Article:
Reducing the Risk in Offshore Racing
Published on March 27th, 2014
The 2014 offshore season got underway for San Francisco Bay on March 22 with a doublehanded race to the Farallon Islands. Sitting 30 miles beyond the beyond the Golden Gate Bridge, the Farallones gained national attention in 2012 when five of eight crew perished after waves pummeled the Sydney 38 Low Speed Chase.
Commenting on the heightened safety focus, and its impact on participation, is Singlehanded Sailing Society Commodore and Offshore Yacht Racing Association Director Jim Quanci …
The Doublehanded Farallones race has had shrinking attendance (or maybe best said “modest” participation compared to many moons ago) from long before the increase in safety requirements added in this last year. As had most of our Ocean races. It’s just as likely attendance in the DH Farallones is off a bit because people have been dying out there.
For every person I have heard complain about the increased safety requirements, I have also heard people saying their spouse told them they cannot go because it’s not safe. That said, reality is its more likely race participation is about people being busy and ocean sailing being time consuming.
Over a very long period of time, we’ve averaged just over one death per year among crew participating in NorCal Ocean Races – across all the various races including Doublehanded Farallones, Singlehanded Farallones, Crewed Farallones, OYRA races to various locations in the Gulf of the Farallones, Windjammer, etc. To put that in perspective, out of every 4000 people that go under the Golden Gate Bridge in an ocean race (organized race), one will die (4000 is about the number of people that pass under the gate in an ocean race each year).
Sure it happens in fits and starts – not one per year – but over 30 years it’s a pretty consistent pattern that without change was going to continue. To make it real, imagine you have a revolver with 4000 chambers in it, and with a bullet in just one (ala Russian roulette). Every time you went under the Gate, every crew on every boat would put this revolver to their head and pull the trigger. Do you think this is too risky? I sure do.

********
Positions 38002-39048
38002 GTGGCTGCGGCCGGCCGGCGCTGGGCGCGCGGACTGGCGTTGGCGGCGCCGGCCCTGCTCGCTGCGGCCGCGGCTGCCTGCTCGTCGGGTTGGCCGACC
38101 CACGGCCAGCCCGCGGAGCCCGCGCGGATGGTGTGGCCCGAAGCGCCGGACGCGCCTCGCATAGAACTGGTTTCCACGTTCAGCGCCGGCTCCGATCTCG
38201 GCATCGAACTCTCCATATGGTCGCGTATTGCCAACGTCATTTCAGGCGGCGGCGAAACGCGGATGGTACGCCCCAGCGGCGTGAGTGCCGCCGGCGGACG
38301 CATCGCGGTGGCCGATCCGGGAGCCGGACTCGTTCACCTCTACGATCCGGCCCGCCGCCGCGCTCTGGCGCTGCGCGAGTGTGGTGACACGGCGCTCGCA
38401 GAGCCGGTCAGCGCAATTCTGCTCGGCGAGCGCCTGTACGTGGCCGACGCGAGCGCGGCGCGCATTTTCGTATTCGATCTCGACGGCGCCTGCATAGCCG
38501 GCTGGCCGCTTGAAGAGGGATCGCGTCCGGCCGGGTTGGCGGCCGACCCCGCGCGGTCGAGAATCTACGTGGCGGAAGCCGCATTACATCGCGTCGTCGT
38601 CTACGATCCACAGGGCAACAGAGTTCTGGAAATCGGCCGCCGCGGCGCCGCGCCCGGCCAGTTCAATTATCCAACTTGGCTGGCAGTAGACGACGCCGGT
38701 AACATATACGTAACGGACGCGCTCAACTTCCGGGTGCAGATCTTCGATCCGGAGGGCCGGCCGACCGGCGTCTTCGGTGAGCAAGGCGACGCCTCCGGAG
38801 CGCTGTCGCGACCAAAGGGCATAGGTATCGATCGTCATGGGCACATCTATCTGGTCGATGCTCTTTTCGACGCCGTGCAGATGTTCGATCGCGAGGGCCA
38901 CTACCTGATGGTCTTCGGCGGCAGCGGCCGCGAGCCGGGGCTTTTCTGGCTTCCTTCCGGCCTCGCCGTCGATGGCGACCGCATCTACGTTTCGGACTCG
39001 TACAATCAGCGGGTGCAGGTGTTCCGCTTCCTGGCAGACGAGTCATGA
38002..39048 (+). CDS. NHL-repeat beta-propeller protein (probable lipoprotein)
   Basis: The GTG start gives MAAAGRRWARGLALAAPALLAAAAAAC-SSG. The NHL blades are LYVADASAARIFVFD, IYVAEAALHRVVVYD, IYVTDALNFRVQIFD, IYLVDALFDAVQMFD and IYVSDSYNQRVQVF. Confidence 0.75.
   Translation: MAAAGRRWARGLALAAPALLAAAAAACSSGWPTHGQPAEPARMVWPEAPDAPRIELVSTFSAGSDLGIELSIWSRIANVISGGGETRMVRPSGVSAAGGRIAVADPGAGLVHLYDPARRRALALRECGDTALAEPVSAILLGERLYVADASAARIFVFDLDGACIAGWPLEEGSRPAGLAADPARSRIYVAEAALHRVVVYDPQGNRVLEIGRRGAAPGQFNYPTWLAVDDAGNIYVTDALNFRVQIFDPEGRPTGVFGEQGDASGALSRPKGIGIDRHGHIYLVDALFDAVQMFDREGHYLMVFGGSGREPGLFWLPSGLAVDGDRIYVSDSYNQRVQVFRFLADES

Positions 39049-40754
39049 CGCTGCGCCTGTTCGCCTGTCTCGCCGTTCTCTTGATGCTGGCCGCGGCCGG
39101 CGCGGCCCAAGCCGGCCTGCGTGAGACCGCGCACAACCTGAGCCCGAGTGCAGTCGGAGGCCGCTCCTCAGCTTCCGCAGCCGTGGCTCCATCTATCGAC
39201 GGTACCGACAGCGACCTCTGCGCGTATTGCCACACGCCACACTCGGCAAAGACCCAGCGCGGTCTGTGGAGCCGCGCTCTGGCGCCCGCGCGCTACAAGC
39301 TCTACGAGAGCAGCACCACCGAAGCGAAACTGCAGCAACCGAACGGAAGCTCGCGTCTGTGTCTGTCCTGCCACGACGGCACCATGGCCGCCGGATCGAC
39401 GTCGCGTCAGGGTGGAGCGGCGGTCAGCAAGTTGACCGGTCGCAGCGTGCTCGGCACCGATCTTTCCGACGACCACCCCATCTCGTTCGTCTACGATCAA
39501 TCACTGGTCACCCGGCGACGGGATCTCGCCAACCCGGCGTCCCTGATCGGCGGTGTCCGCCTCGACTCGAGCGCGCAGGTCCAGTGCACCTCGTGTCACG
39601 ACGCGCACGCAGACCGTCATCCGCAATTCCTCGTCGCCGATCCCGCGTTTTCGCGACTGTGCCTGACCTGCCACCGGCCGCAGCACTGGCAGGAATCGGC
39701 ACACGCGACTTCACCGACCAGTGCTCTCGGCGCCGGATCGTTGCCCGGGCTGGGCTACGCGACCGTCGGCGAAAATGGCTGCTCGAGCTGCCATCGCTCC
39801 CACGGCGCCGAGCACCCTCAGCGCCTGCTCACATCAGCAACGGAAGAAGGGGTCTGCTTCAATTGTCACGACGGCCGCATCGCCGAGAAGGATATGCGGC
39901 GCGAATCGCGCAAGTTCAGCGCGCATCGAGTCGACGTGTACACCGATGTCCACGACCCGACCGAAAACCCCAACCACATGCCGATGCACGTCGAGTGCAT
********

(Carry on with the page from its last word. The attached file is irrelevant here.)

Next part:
The Low Speed Chase tragedy in the 2012 Crewed Farallones Race brought focus to this ongoing safety issue. All the great research done uncovered a handful of changes that could be made that would likely reduce the risk of death in a NorCal ocean race by a factor of 10x – at less than the cost of a working jib.
Having the right PFDs, use of harnesses and jacklines, good VHF installations and DSC with GPS, four hours of training and a few other bits will get us there. Sounds like a great investment to me – and again no real evidence this will significantly impact race participation. It might increase participation long term as less people get scared away by “yet another death in an ocean race”.
As a side note, the safety equipment requirements to participate in most NorCal Ocean Races has been reduced by near half today compared to three years ago – as we focus on safety equipment and training that really saves lives – and have removed the “nice to have but not proven to save lives” requirements.
My crew and I have been in races these last five years in the Gulf of the Farallones where ten people across three boats ended up in the water – and seven died. We all should really, really want this not to happen again in the coming five years. It’s possible all seven deaths would have been prevented if we knew what we know today and were using today’s safety equipment and training requirements. To ignore all this is inhumane (or dare I say “stupid”).